Hillary Clinton said late Saturday that she “meant no disrespect” when she insulted a large swath of America as an economic wasteland because it voted for Donald Trump instead of her.
Clinton was roundly criticized for saying in an interview in India last week that the states she won in the 2016 race are “moving forward” while Trump’s campaign attracted people because it was “looking backwards.”
“If you look at the map of the United States, there is all that red in the middle, places where Trump won,” she said. “What that map doesn’t show you is that I won the places that own two thirds of America’s gross domestic product. I won the places that are optimistic, diverse, dynamic, moving forward. And his whole campaign, Make America Great Again, was looking backwards.”
Senate Minority Whip Dick Durbin, a Democrat from Illinois, called the remarks “wrong” and “not helpful.” The Republican Party also pounced on Clinton’s remarks, blasting video of the appearance out to reporters.
Clinton responded in a lengthy Facebook post, which said in part:
I said that places doing better economically typically lean Democratic, and places where there is less optimism about the future lean Republican. That doesn’t mean the coasts versus the heartland, it doesn’t even mean entire states. In fact, it more often captures the divisions between more dynamic urban areas and less prosperous small towns within states. As I said throughout the campaign, Trump’s message was dark and backwards looking. I don’t need to list the reasons, but the foundation of his message, “Make America Great AGAIN” suggests that to be great we have to go back to something we are no longer. I never accepted that and never will.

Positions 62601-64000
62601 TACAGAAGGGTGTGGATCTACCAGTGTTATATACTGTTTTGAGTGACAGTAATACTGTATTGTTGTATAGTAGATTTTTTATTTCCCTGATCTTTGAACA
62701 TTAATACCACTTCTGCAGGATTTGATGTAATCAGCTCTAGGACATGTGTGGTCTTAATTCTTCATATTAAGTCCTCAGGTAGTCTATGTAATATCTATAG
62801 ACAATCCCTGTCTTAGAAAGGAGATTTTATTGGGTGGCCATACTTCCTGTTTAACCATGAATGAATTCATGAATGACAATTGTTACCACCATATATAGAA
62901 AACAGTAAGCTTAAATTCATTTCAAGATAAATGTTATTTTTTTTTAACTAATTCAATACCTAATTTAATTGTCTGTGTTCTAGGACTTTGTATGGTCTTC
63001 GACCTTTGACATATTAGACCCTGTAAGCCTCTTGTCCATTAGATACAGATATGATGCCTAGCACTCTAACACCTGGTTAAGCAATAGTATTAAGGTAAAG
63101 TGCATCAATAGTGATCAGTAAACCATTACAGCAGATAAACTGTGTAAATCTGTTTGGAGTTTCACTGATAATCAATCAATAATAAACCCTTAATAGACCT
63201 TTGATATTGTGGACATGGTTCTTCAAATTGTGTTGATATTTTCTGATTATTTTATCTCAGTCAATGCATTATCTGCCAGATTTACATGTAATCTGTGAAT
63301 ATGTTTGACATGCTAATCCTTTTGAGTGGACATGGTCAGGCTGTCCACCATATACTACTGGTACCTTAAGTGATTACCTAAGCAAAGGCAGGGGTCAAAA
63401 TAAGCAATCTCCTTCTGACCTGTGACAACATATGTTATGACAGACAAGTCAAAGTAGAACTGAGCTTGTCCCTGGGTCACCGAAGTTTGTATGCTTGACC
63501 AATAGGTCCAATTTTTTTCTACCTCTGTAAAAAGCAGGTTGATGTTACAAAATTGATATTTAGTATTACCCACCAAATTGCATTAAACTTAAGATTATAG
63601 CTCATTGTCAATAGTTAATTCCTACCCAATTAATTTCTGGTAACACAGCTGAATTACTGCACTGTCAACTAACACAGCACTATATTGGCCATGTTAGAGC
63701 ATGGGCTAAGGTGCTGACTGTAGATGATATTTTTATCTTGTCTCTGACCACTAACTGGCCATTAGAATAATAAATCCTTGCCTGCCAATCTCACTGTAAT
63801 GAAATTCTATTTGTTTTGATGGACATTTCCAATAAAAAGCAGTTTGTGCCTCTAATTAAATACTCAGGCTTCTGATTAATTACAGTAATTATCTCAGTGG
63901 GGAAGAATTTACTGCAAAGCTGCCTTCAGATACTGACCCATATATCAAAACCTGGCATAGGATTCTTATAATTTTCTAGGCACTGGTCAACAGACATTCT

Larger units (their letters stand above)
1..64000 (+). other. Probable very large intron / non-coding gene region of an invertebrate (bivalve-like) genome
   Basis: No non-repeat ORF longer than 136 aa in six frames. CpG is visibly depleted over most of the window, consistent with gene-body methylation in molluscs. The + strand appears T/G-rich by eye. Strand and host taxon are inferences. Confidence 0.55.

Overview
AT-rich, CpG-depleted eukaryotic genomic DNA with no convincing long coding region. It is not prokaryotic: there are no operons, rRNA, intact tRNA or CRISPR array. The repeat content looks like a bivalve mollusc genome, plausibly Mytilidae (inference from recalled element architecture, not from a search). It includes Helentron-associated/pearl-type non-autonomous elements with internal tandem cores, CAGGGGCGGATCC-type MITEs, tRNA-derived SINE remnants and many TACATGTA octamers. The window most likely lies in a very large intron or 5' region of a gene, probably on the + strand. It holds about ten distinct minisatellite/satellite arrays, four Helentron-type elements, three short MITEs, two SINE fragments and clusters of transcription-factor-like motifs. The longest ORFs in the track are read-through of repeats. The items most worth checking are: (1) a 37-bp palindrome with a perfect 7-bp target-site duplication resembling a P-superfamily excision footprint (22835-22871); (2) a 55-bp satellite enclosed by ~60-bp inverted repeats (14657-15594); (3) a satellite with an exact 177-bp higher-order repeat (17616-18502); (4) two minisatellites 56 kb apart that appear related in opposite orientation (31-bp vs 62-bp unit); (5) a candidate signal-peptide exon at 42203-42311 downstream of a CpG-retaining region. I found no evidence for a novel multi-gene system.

I understand how some of what I said upset people and can be misinterpreted. I meant no disrespect to any individual or group. And I want to look to the future as much as anybody.
But our future requires us to learn from 2016. We need to protect our election systems from intrusion by Russia or anyone else. We need to combat voter suppression and the propagation of fake and misleading news. I fear we are not doing anywhere near enough on those fronts, and I know we can do better.
If anything, Clinton’s comments were yet another window into how little she’s learned from 2016—and how desperately the Democrats need to move past her as the midterms draw closer.